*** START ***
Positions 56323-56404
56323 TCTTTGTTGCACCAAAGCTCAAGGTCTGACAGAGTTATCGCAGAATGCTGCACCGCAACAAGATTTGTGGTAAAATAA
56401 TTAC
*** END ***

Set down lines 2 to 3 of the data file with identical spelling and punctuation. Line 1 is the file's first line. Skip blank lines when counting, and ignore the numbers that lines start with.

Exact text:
56323 TCTTTGTTGCACCAAAGCTCAAGGTCTGACAGAGTTATCGCAGAATGCTGCACCGCAACAAGATTTGTGGTAAAATAA
56401 TTAC